Society & Lifestyle
|Analysis||Share This Page|
Crusaders Bomb Libya, says Tripoli;
|by K. Gajendra Singh|
I Have Seen this Military-Porno-Movie before
"If you want a picture of the future, imagine a boot stamping on a human face - forever." - George Orwell. (A comment on Western power, hegemony and civilization -author)
"The Security Council resolution  is deficient and flawed; it allows everything and is reminiscent of a medieval call for a crusade. It effectively allows intervention in a sovereign state." Russian PM Vladimir Putin
“United States air superiority is now so total that “war" no longer accurately describes its one-sided battles. With the risk to US fighter pilots almost as slight as for those flying unmanned drones from Nevada, the days of noble dogfights are over, as Afghans, Pakistanis and now Libyans face attack from a foe sophisticated and distant enough to be feared as a predatory, malign god.-- No knights of the air. No dogfights and sky-jousts. No valor. Just one-sided slaughter and targeted assassinations. That is where airpower has ended up. ” - Tom Engelhardt
(But it misleads political leaders who are seduced by power point projections of how air power can win as happened in Iraq war and even the Israeli-Hezbollah war of 2006 - author)
During the last few weeks watching BBC and CNN and surfing Western corporate online media, the similarity with the US led illegal invasion of Iraq in 2003 is uncanny and nauseating. On the 16th of March 2003, US president George Bush describing the summit with British PM Tony Blair and Portuguese premier Jose Maria Aznar as “Moment of Truth’ for the World on Iraq demanded that Saddam 'disarm or it's war.' They decided to ignore the U.N. Security Council and declare war on their own accord. There was fierce opposition in the UNSC from Paris and Berlin.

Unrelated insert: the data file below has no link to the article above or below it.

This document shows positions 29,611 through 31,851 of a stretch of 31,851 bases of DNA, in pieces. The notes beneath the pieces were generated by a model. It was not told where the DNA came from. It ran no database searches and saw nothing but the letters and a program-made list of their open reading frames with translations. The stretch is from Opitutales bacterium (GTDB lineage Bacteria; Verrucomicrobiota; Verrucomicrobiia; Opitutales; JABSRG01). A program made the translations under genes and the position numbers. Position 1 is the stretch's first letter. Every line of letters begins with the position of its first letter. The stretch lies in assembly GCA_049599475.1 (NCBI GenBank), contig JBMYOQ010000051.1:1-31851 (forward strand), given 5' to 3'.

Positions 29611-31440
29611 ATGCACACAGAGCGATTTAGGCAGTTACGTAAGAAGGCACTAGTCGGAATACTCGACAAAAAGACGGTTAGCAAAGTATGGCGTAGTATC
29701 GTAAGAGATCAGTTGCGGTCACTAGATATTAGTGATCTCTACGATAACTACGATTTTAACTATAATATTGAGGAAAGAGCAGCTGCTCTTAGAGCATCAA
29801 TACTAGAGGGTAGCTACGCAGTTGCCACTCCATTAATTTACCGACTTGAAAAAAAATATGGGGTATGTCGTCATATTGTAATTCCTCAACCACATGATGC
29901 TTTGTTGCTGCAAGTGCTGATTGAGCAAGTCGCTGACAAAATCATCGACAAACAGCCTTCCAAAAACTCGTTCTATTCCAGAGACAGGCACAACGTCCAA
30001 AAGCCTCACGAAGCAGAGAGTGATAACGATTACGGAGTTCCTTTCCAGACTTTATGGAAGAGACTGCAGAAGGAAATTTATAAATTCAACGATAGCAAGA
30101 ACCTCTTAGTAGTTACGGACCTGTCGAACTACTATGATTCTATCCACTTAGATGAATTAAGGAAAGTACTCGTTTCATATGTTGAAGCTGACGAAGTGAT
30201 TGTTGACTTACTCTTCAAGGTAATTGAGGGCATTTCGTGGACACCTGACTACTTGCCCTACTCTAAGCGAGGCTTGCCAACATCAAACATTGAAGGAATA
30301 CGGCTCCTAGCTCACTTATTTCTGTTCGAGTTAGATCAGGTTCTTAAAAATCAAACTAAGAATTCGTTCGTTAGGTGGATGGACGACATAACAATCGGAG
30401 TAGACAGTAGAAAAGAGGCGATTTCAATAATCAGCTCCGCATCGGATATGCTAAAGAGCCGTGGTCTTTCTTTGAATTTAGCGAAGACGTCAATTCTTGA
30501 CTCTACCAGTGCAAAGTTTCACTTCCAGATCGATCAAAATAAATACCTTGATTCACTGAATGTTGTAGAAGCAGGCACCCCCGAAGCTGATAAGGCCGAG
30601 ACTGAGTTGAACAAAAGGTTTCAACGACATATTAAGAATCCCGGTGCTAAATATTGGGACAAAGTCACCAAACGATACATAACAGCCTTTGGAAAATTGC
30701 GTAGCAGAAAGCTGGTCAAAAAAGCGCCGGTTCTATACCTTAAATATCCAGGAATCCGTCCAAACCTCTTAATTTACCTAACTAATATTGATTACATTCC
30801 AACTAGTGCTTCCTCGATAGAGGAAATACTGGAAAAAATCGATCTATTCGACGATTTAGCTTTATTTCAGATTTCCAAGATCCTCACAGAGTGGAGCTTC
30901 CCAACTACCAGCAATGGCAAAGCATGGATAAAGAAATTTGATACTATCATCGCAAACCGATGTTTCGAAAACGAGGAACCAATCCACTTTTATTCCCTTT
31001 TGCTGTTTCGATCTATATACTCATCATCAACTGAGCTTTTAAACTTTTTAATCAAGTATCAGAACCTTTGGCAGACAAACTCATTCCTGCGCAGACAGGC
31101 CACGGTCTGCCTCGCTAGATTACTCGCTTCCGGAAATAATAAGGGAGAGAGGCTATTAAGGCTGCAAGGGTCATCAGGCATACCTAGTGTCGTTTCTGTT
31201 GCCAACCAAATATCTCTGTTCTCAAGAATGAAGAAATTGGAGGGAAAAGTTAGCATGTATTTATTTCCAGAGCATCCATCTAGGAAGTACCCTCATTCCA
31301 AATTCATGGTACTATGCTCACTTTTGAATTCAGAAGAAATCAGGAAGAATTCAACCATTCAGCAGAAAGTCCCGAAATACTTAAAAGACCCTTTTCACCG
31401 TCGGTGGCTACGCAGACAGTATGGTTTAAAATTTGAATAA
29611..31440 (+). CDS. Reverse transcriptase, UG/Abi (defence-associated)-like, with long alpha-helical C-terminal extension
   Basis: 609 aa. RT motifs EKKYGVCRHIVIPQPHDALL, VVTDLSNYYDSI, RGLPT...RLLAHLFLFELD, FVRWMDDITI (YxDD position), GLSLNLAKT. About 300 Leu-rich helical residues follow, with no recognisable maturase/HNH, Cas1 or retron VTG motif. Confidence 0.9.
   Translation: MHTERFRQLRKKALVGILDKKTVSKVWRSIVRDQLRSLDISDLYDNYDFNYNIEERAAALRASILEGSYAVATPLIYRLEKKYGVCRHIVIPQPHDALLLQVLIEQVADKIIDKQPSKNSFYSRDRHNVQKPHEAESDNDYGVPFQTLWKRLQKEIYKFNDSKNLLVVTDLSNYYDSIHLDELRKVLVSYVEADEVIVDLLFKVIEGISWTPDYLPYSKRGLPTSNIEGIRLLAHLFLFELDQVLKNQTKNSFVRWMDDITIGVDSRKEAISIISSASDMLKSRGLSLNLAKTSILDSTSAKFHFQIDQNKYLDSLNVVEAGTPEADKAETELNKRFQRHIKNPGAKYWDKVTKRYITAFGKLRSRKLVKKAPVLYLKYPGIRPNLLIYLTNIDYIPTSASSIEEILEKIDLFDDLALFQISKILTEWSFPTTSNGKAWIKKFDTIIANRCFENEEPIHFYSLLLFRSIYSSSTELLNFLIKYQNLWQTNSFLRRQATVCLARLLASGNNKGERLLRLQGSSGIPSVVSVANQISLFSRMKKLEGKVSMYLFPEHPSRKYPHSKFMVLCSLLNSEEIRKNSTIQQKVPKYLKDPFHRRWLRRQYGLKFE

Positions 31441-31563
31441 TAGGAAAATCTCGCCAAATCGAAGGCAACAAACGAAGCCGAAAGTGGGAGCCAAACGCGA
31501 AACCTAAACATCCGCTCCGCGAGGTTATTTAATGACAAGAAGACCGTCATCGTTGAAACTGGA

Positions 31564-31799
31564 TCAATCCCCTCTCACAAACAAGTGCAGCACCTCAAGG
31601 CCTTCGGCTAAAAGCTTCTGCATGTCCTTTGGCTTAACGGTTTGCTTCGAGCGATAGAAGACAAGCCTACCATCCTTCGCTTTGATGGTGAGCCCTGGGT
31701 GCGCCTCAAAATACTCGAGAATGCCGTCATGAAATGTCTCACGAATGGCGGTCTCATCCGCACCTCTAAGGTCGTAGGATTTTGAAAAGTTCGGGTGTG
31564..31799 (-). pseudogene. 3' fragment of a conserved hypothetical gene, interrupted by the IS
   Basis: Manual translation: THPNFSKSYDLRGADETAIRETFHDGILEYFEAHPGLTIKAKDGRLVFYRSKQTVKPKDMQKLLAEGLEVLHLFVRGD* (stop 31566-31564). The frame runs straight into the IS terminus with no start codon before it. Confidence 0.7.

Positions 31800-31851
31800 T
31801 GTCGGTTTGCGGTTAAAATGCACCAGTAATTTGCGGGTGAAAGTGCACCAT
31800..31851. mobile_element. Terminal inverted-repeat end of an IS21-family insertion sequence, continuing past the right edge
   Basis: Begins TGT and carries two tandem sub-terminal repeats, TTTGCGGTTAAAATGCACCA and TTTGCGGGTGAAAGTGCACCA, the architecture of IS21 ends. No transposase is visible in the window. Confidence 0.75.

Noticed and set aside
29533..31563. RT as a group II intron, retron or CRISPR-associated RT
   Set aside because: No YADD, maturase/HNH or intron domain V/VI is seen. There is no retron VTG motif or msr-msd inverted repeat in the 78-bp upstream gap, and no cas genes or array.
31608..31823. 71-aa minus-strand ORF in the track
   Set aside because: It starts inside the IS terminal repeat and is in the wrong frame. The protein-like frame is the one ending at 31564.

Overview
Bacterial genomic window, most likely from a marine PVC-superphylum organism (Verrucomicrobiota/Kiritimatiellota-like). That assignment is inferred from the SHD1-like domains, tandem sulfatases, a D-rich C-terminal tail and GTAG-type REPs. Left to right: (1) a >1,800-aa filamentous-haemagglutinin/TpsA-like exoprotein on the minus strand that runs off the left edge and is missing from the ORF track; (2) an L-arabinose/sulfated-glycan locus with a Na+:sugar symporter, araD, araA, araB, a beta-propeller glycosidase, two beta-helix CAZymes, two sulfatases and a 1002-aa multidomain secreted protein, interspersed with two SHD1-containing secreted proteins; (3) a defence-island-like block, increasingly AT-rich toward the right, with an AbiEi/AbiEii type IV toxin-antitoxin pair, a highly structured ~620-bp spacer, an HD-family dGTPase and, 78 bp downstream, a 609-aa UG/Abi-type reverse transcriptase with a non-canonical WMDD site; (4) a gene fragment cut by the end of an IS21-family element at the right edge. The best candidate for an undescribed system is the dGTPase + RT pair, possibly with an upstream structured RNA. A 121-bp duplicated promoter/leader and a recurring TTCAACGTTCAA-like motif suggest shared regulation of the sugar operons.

This time the crucial meeting was held on 19 March at Elysee Palace, Paris after the Security Council Resolution 1973 (2011) two days earlier which affirmed, unequivocally, the international community’s determination to fulfill its responsibility to protect civilians from violence perpetrated upon them by their own Government. In adopting this resolution, the Security Council placed great importance on the appeal of the League of Arab States for action. (Arab League is now not happy. The African Union was and remains opposed to the military action against Tripoli)
French president Sarkozy was leading and cheerleading for the bombing of Libya ,having even recognized the ragtag group of Libyan opposition based in the Bengazi in Libya’s East, where oil wells are located. The Germany abstained on the vote for the creation of a NO FLY ZONE(NFZ). So did Russia, China, India and Brazil. The German ambassador to UN said, “Decisions regarding the use of military force were always extremely difficult to take. Indeed, in the implementation of the resolution just adopted, Germany saw great risks, and the likelihood of large-scale loss of life should not be underestimated. Those that participated in its implementation could be drawn into a protracted military conflict that could draw in the wider region.”